1.5 Million Missing Black Men is an article in The New York Times by Justin Wolfers, David Leonhardt and Kevin Quealy. This article crunches some eye-opening numbers, highlighting that one out of every six black men between 25 and 54 years old (1.5 million) has disappeared from daily life through either incarceration or early death.
Lead With Love [Spring Valley High Is Your School Too] is an article by New York City teacher, writer and EduColor co-founder Jose Vilson, who challenges educators to recognize their role in protecting children and standing up against racism.
The State of Teacher Diversity in American Education report commissioned by AFT’s Albert Shanker Institute provides data and insights into the role educators play in reducing implicit bias. In The Shanker Blog, Burnie Bond puts the findings in perspective.
Underwater Dreams, a documentary written and directed by Mary Mazzio and narrated by Michael Pena chronicles how two sons of undocumented Mexican immigrants learned how to build underwater robots, beat out MIT in a robotics challenge, and left a legacy of high aspirations and confidence in academic achievement among students that followed.
White Like Me is a documentary by Tim Wise that explores race and racism in the United States through the lens of whiteness and white privilege.
Every Kid Needs a Champion is a TED Talk by teacher Rita Pierson who shares a call to action for teachers to connect with students on a real, human, personal level for children to feel inspired and learn.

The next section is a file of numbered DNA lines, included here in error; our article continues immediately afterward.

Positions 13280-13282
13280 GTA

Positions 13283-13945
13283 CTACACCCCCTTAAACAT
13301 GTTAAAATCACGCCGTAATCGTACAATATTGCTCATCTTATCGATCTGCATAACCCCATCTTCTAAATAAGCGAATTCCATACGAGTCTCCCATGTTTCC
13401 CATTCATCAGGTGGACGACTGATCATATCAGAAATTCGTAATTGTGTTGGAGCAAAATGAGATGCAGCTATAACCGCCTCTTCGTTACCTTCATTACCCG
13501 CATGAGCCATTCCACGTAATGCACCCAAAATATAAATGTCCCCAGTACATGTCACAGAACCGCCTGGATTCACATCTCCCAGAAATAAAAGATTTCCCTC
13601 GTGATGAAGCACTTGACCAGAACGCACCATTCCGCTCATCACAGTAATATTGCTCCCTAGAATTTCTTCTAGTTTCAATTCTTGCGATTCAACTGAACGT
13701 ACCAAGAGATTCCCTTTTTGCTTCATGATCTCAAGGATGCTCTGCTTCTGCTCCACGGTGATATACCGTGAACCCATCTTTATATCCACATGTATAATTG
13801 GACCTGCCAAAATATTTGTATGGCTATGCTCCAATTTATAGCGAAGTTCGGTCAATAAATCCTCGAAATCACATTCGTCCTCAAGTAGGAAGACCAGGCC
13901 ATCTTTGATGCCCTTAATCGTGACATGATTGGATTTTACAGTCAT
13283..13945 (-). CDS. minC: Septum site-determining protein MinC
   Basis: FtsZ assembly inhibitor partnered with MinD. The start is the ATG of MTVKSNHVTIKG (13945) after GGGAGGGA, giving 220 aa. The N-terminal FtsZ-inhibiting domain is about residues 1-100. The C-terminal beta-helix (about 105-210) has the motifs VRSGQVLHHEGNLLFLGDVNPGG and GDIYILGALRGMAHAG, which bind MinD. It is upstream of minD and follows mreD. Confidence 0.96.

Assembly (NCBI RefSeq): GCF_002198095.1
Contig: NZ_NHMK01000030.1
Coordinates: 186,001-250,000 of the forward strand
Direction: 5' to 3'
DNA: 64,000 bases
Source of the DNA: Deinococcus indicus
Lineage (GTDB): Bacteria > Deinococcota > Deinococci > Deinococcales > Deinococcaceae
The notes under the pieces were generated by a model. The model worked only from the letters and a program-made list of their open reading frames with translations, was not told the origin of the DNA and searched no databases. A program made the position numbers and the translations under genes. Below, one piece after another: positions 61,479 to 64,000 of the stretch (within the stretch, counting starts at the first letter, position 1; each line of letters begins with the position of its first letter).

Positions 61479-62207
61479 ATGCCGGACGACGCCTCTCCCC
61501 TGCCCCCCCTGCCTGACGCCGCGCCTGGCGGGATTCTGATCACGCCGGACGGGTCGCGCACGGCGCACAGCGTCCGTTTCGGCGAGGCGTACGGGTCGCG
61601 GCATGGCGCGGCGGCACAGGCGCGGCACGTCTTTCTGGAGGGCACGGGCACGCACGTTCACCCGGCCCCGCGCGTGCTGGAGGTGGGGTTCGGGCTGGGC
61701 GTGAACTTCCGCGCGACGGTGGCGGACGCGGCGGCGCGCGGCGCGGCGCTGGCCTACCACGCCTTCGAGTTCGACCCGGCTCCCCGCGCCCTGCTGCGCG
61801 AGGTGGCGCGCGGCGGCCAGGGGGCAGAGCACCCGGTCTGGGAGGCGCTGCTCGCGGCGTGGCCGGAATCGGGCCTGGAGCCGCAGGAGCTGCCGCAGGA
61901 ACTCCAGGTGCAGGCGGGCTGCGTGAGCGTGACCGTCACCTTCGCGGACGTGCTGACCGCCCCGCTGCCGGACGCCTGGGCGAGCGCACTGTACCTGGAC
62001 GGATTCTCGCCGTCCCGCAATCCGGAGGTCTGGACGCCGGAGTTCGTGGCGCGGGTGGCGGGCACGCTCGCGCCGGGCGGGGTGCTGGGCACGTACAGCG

Teach Teachers How to Create Magic is a TED Talk by science and hip hop advocate Christopher Emdin, who creates a vision for classrooms that are alive with learning and leverage student interests for increased engagement.
Multiplication Is for White People: Raising Expectations for Other People’s Children is a book by Lisa Delpit that reminds all educators that there is no achievement gap at birth for students of color. She discusses successful strategies for raising expectations for minority children and in particular black youth. She uses curriculum examples and stories from successful teachers to help guide thinking and change the mindset of her readers.
Slavery by Another Name is a documentary based on the Pulitzer-Prize-winning Douglas Blackmon book, which challenges one of American’s most cherished assumptions that slavery ended with the Emancipation Proclamation.
Precious Knowledge is a powerful film that illustrates what motivates Tucson High School students and teachers to form the front line of an epic civil rights battle. While 48 percent of Mexican American students drop out of high school, Tucson High’s Mexican American Studies Program has become a national model of educational success, with 93 percent of enrolled students graduating from high school and 85 percent going on to attend college.